Interviews

Jon Rosenbloom Directorial Musings on the making of “THE VIOLIN”

Some years ago – while listening to Bach’s 3rd Violin Sonata, I (Jon Rosenbloom) had an “ah-hah” moment. A short film script resulted. It seemed pretty good to me, and the few people I shared it with at the time. I had made a short film in 2010, “Pie” (available on Vimeo!) and, I understood that The Violin would be a considerably more complex, more expensive, production. So, it sat in the drawer for years, while my producer periodically nudged me to “get on with it”. I had worked the entire second season on “The Americans,” skipped season 3, but returned for good stretches of 4, 5, and 6. Trade secret, Matthew Rhys is a super nice, down-to-earth fellow, who would engage me about my little job on the show (dolly grip). I started thinking about him and that script sitting in the drawer. But, actors are busy, and “below the liners“ are “discouraged” from bothering “above the liners.” A full season passed, but, finally, we were waiting together for the bathroom, and Matthew asked what I was planning for when the show ended. “Well, I’ve got this script…” Immediately, he offered to read it, and – eventually – he said he wanted to do it.

Ok, if the guy who’s just won the Emmy for Dramatic Lead Actor wants to do your film, it’s time to do the film. After so much time in the drawer, the script was more like a found object than anything I had to do with creating. The tricky thing about this script is: Next to nothing happens in it, but people (including me) react to it. So, if I’m going to succeed in making an effective film, I have to understand to what I am reacting, and why.

Fortunately, turning a script into a film – the crucible of production – really forces you to answer those questions. The key was that the “plot” doesn’t quite add up; the hero is left out of the resolution that the audience gets. Whatever the “message,” it can’t be written in a neat sentence. This led me to realize, it’s kind of like a little piece of music – a Chopin nocturn, a Schubert impromptu – that you listen to late at night when the world has left you alone. It takes you through a sequence of emotions: bittersweet memory, guarded melancholy that is revealed to be deep despair (realized so beautifully in Matthew’s performance), turning to despondent defeat … and then … a little ray of hope in a cruel world.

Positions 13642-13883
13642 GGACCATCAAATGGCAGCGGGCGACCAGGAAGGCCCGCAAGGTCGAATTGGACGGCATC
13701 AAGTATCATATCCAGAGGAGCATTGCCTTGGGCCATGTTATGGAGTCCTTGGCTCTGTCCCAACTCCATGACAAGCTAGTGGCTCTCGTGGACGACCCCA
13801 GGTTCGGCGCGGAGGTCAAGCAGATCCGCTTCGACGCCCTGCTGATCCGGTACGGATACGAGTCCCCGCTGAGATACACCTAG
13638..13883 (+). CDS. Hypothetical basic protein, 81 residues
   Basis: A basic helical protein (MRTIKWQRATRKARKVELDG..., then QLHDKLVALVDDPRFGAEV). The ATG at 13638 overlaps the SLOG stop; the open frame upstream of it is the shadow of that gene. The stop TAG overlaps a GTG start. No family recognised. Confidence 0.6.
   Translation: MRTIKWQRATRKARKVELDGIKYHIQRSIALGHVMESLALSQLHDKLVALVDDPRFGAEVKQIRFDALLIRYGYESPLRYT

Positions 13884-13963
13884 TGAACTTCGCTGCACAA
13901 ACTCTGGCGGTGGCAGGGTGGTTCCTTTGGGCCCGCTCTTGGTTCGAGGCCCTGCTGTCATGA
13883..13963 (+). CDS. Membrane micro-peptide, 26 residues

With a more plotted script, the challenges are different: conveying geography, making sure the pieces fit, etc. On The Violin, my task as director was to land those emotions. They’re powerful, but they’re very quiet. Robert’s struggles are private, almost molecular. And, I really believe that people don’t go around advertising their emotions; they tend to guard them. (One of my notes to Matthew was that he should say his line about his divorce as if “Well, everybody gets a divorce.”) This is why I gravitated to Matthew; not because he is a name actor who was friendly, but because his work on The Americans was so much about showing the disguise AND the truth at the same time. So too with the look of the film: Simple, modest, but with the gravity and dignity of a cinema camera in studio mode, properly lit.

The last question was, “is it enough?” When you’ve written, shot, and edited an extremely personal film, it’s of course impossible to view it objectively. I’m not a fan of “notes,” but I’ve learned to focus on “Were you engaged? Did you feel something?” The script and film originally ended at the sanitation truck. I’m a strong believer in the audience filling in the blanks, but as the notes came in, it seemed like maybe I had left one too many. Some producer-director back and forth ensued, and we settled on an additional shot. Like the rest of this film, success hinges on its being “just right.” I’m not here to wrap things up in a neat bow. On the other hand, I’m not here to say “Life sucks, and then you die.” There’s good, there’s bad, and the private dramas of people navigating the million shades between are universal and worth exploring.

Every film is an experiment. I’ve always viewed The Violin as an experiment in turning less into more. We’ve just started our festival run, and I would love for people to see it on a big screen (that’s the “more” part of the equation), and not their devices. It’s a lot to ask because we’re living in a time of acute hardship and upheaval. And yet, I was inspired to make my film by a piece of music written almost 300 years ago, (in which the first three notes are just the C Major scale that develops into something very complex and moving), in times that were way more difficult than ours. I’m many rungs down the creative ladder from JS Bach, but I had the faith and support of Xavier, Matthew, Malcolm, Martha, and many others in helping me take my best shot at fulfilling that inspiration.

And, that’s the story of “The Violin.”


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